Well—right idea, wrong order. I expected Peyton Manning to slice and dice the Jets in the first half, and thought that if the Jets could hang close, they would win. I never imagined that they could actually be up by eleven points in the first half, and that Peyton would only then figure them out, making his mastery clear at the very end of the first half and putting the game out of the reach in the second.
A few quick observations. First, the Jets got their lead not by running the ball and playing power offense, etc., but by throwing it. (Sanchez to Edwards had the whole placid Upper East Side shouting and stamping the floors. You could hear it, from the Met to the Jewish Museum.) Now, the biggest divide, even a newly-minted Blogger knows, between the analytic experts online and the color-commentator guys on television (and the columnists in the tabloids) is that the analytic experts all insist that the N.F.L. is a passing league, dependent on a passing game, while the color-commentators and the folk wisdoms still insist that you have to run to win. Why the Jets stopped even trying, as it seemed, to throw deep in the second half, while continuing to run the ball into the line long after Shonn Greene was gone and the exercise was obviously futile, is puzzling; it was as if a deep folk-emotional conviction was taking the place of the evidence before one’s eyes. I see this morning that Braylon Edwards, no less, a man who might know, shares my bewilderment. “We didn’t have the same attitude” in the second half, he is quoted as saying, meaning far too reluctant to throw deep, adding, dramatically: “Take that for what it is.”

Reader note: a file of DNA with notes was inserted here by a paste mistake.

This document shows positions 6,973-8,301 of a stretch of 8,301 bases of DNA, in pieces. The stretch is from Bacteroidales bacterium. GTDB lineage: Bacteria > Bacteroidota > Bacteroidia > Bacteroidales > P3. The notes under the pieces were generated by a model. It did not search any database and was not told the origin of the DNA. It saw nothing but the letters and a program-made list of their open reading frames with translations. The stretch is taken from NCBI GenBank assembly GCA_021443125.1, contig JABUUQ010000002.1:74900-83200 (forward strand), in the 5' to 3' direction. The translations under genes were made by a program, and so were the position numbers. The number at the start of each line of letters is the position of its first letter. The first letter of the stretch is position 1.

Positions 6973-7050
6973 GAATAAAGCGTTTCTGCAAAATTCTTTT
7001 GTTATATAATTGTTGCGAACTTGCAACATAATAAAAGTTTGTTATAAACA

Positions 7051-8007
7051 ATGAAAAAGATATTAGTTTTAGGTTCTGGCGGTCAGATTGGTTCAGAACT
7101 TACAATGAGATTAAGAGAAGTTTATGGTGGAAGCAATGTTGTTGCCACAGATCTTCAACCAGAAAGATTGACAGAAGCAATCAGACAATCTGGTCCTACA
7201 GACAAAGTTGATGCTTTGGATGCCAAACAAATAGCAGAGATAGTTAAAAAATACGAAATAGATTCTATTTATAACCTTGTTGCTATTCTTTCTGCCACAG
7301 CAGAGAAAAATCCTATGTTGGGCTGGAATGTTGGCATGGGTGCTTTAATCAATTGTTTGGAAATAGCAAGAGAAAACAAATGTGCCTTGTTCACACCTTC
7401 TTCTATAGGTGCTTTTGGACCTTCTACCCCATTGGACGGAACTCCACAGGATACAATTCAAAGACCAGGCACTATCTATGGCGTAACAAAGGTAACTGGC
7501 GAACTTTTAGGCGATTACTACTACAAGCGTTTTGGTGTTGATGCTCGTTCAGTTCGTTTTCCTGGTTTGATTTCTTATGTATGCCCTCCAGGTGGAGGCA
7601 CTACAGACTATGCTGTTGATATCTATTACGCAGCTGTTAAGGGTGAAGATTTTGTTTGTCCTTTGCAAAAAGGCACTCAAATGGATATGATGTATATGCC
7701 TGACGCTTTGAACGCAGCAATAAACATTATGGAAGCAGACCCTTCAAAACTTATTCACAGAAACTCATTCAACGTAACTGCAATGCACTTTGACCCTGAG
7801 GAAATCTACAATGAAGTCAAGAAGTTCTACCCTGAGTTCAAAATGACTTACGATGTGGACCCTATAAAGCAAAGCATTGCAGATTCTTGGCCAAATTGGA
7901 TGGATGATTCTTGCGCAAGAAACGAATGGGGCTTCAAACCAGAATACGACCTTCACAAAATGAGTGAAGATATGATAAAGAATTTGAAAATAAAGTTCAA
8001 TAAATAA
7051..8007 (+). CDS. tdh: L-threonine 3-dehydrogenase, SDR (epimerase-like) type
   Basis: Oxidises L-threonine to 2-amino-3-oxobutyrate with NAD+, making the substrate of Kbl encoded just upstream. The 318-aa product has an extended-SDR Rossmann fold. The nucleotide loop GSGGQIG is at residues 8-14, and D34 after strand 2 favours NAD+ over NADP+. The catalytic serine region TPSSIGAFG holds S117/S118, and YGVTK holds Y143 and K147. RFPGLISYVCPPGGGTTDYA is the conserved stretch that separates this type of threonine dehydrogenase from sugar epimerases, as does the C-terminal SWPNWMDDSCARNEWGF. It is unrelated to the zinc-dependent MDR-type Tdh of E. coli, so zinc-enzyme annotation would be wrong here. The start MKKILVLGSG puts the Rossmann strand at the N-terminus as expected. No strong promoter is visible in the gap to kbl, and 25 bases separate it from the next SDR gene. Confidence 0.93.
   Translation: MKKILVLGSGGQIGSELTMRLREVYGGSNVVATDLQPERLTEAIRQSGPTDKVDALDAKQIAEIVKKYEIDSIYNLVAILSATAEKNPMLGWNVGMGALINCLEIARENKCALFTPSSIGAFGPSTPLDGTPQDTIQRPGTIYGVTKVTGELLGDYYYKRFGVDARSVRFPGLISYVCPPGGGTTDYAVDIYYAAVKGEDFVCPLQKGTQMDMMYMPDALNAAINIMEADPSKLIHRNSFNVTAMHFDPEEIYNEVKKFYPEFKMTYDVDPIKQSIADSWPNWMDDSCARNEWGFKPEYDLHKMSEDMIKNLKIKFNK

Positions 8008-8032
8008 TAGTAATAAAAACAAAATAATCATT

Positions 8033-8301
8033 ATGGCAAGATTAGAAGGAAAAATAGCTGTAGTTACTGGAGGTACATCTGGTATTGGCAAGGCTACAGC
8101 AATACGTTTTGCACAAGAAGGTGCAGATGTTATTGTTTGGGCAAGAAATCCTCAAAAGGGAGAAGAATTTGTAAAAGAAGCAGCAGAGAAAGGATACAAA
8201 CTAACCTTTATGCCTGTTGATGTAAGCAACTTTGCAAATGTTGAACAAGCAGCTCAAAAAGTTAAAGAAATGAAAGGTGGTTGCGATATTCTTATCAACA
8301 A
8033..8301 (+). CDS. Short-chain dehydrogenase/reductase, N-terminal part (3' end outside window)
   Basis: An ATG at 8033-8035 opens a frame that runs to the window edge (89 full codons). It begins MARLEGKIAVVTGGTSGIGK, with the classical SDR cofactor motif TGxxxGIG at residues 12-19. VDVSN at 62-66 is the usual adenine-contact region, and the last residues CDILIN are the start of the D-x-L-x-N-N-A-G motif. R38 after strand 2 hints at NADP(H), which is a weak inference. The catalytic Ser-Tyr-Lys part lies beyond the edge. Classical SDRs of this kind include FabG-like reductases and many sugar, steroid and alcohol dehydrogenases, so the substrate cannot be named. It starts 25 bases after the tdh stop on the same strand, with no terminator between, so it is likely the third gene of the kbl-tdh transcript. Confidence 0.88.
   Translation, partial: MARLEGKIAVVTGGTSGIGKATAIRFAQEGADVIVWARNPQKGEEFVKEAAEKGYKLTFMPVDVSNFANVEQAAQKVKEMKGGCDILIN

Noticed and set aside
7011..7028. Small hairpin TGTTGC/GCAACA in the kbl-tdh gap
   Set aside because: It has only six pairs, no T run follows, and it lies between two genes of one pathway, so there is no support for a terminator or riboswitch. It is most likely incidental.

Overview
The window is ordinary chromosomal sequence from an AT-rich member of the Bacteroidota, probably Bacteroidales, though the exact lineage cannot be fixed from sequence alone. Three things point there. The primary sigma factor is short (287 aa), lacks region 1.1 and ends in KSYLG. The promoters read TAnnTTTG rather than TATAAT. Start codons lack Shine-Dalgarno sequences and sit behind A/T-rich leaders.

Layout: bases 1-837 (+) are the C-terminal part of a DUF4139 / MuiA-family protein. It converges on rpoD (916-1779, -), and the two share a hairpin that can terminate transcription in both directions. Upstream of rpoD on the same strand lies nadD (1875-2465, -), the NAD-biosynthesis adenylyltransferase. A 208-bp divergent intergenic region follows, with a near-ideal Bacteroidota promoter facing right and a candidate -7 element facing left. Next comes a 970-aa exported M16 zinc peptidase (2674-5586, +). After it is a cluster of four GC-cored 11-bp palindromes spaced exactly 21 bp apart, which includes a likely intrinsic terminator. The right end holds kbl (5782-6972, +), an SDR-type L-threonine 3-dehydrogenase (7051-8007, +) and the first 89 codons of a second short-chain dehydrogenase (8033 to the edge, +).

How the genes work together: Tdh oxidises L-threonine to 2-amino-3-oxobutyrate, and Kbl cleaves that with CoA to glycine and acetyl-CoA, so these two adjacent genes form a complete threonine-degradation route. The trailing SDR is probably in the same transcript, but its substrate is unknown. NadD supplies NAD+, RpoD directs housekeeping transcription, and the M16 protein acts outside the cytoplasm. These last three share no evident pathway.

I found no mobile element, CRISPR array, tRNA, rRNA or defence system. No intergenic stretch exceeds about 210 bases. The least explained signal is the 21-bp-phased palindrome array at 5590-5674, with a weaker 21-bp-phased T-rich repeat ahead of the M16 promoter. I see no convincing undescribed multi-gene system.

Of course, every speedy receiver in every game, from Central Park to the Super Bowl, thinks that he’s always open—“Man, I’m beating him like a drum,” the tall kid in the maroon windbreaker who you took at the last second says on every play when he runs back, a little winded, to the Great Lawn huddle—and doubtless Brian Schottenheimer saw looming, ball-hawking safeties that neither Braylon nor I could spot. But, given that it worked once, you would have thought that it was worth trying twice, or thrice. And where was the Wildcat? We love the Wildcat. It did seem that undue caution generally overcame the Jets just when they needed the Audacity of Audacity. (Larger life-political lesson here, of course.)
More broadly, the conference championships came down to Intellectual Man, in the person of Peyton, in one game, and Instinctive Man, in the person of Brett Favre, whose Vikings played the Saints in the other. For once, blessedly, Intellectual Man won the day. Instinctive Man, to be a little hard on him—though it’s my own view that you can never be too hard on Instinctive Man—cost his team a title for the second time in three years, throwing an interception (this one right across the grain of the play) that was not merely ill-timed, but dim-witted. Credit to Favre for getting them there, but let us have no doubt that he throws those things not because he thinks he should, but because he feels inside that he can, with predictable results. (Occasion for lesson to Blogger’s son: Never use the Force; trust, instead, your Focus.) Manning, let it be added, is not just smart; he is also conspicuously not-fearless, collapsing in a self-protecting heap when he’s about to be sacked, which looks shabby but also probably explains why he’s almost never been injured. A theory of my own is that good teams are good mostly because of the absence of injuries, but that the absence of injury is not an accident but an acquired skill. Manning—and Wayne Gretzky—are Exhibit A’s through Zed, as we say in Canada, for this proposition. (Gretzky did get hurt finally, through a cheap shot from an American player, and his play was never quite the same again.) Can’t help but love a smart, wary, pain-averse fellow like Manning. Sign-off prediction? Colts all the way.